Cluster Sample Methods in Applied Econometrics

Cluster Sample Methods in Applied Econometrics -...

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CLUSTER-SAMPLE METHODS IN APPLIED ECONOMETRICS: AN EXTENDED ANALYSIS Jeffrey M. Wooldridge Department of Economics Michigan State University East Lansing, MI 48824-1038 (517) 353-5972 wooldri1@msu.edu This version: June 2006 1
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ABSTRACT This is an expanded version of Wooldridge (2003), which provided an overview of cluster-sample methods in linear models. Here I include additional details for linear models and provide, as much as possible, a parallel treatment for nonlinear models, including a summary of strategies for dealing with data sets having a small number of clusters. Keywords: Cluster Correlation; Generalized Estimating Equations; Minimum Distance Estimation; Panel Data; Robust Variance Matrix; Unobserved Effect JEL Classification Codes: C13, C21, C23 2
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1. INTRODUCTION In Wooldridge (2003), I provided a brief overview of econometric approaches to analyzing cluster samples in the context of a linear regression model. I considered cases with both large and small cluster sizes (relative to the number of clusters). That treatment was necessarily terse, and some subtle issues were only briefly mentioned or neglected entirely. The asymptotic theory for the case with a large number of clusters (and relatively small cluster sizes), either in linear or nonlinear models, has been pretty well worked out; for a summary, see, for example, Wooldridge (2002). Just as importantly, popular statistical packages, such as Stata ® , allow for computation of variance matrices that are robust to arbitrary cluster correlation for a variety of linear and nonlinear estimation methods. Still, while accounting for clustering in data is much more common than it was 10 years ago, inference methods robust to cluster correlation are still not used routinely in all relevant applications. I think that is partly because empirical researchers are not entirely sure when certain estimators are robust to various kinds of misspecification. I hope this expanded paper helps to fill that gap. For nonlinear models, there are some open modeling questions for cases where the group sizes vary – a common situation with true cluster samples – and one wants to allow correlation between the unobserved group effect (or heterogeneity) and the covariates that vary within group. I discuss the modeling issues, and offer some tentative solutions, in Section 3.1. This is very preliminary and hopefully generates some interest in the problem. The case of a small number of clusters has received much attention recently, particularly 3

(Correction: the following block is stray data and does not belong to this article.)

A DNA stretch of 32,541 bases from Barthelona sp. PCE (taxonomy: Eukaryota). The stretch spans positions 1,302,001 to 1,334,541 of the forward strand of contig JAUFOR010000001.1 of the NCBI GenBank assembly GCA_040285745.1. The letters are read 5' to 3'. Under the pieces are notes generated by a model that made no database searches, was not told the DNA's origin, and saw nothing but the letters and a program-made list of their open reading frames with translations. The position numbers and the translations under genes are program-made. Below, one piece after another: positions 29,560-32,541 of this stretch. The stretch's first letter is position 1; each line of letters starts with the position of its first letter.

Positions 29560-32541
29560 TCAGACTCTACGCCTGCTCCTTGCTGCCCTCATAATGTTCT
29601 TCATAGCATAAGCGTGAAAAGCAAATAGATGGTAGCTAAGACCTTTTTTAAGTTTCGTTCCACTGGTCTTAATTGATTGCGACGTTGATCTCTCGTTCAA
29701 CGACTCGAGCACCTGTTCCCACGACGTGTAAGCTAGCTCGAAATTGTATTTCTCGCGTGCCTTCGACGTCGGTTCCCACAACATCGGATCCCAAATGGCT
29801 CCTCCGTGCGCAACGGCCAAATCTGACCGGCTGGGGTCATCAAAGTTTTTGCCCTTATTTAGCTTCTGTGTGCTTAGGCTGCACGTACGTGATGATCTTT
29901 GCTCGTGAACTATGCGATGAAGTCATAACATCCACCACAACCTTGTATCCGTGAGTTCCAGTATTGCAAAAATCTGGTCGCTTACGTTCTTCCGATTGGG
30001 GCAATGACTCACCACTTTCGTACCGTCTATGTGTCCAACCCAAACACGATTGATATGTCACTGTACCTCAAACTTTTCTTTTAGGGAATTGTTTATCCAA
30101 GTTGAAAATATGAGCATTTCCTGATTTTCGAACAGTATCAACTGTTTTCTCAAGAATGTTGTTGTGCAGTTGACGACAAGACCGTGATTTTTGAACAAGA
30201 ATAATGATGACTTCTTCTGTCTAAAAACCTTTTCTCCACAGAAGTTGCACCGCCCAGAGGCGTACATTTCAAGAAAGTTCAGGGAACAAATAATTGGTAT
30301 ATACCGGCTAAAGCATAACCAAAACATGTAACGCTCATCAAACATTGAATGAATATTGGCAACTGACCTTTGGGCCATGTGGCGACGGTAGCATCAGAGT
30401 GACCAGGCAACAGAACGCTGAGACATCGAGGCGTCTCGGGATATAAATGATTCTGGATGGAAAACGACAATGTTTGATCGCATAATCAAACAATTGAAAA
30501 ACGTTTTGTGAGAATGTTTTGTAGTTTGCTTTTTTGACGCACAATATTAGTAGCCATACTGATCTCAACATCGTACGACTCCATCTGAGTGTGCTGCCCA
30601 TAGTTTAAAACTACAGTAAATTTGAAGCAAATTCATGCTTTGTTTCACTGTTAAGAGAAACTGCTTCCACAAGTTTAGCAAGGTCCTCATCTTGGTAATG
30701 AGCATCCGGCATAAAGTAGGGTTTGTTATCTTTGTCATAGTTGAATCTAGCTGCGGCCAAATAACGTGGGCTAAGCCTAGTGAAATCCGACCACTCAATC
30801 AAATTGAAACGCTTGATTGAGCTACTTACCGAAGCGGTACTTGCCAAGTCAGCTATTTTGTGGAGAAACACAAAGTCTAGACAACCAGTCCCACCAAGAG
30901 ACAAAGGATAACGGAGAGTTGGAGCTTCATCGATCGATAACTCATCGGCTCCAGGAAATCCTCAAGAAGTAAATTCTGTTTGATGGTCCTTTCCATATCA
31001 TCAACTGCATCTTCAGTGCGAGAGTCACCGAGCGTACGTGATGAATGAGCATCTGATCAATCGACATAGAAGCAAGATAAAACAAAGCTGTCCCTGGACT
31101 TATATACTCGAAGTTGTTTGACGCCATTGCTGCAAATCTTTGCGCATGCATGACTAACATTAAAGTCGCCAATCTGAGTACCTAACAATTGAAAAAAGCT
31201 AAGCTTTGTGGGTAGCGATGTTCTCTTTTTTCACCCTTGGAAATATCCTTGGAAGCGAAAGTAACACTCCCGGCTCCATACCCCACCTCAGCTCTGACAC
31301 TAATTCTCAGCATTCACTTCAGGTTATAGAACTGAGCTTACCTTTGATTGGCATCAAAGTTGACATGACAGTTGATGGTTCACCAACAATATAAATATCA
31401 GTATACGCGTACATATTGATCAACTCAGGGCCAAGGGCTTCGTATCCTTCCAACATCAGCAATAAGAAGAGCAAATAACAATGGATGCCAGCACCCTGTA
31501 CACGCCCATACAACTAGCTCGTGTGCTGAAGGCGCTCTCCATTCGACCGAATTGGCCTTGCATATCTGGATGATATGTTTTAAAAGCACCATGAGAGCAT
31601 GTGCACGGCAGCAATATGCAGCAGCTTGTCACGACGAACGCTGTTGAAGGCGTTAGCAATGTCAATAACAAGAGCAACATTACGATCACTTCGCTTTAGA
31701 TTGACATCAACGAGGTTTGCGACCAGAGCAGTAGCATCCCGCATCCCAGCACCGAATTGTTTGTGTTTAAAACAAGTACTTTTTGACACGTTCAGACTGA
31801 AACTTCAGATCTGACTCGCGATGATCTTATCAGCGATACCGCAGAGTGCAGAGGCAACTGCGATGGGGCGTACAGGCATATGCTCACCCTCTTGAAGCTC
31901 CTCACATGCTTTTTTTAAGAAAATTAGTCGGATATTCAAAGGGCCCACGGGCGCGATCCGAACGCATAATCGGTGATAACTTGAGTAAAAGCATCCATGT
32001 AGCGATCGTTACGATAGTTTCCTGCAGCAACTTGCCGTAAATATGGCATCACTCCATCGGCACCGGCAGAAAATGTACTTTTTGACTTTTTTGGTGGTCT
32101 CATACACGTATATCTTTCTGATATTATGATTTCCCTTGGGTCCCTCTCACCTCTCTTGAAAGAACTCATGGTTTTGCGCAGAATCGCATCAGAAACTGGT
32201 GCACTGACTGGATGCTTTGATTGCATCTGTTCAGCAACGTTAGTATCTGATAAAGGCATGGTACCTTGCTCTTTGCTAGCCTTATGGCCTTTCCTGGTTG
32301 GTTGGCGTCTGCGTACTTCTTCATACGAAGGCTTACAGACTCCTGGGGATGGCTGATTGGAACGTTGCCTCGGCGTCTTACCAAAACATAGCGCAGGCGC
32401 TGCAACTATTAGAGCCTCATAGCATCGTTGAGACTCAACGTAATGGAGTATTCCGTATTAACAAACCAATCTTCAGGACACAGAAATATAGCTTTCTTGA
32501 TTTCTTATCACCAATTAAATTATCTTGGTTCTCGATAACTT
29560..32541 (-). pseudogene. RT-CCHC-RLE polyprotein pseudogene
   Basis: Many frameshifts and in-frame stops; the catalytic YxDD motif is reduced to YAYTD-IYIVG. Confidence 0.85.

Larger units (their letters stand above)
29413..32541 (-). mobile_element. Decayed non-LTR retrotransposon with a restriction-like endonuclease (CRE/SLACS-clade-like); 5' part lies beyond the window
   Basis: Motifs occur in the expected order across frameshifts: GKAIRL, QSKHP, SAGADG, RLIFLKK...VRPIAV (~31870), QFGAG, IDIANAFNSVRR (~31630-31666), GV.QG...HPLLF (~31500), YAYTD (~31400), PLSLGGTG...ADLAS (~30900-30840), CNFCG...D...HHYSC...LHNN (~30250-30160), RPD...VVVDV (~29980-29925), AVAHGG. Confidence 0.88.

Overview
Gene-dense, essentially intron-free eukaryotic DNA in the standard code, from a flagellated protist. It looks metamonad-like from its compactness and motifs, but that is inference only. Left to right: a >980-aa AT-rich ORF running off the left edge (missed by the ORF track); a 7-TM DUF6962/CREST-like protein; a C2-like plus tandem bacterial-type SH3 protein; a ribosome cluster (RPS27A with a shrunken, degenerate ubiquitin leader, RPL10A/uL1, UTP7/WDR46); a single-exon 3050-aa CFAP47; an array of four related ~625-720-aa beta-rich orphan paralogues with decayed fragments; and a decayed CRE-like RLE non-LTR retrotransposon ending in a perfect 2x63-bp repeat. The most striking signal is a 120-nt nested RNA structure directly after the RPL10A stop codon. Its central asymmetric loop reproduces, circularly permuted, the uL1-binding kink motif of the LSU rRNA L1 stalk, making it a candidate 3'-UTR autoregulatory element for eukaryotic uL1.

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for linear models. In Wooldridge (2003), I summarized two possible ways to estimate the effects of cluster-level covariates on individual-specific outcomes when the number of clusters is small (while the sizes of the clusters are moderately large). One approach, suggested by Donald and Lang (2001), is to effectively treat the number of groups as the number of observations, and use finite sample analysis (with individual-specific unobservables becoming unimportant – relative to the cluster effect – as the cluster sizes get large). A second approach
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Cluster Sample Methods in Applied Econometrics -...

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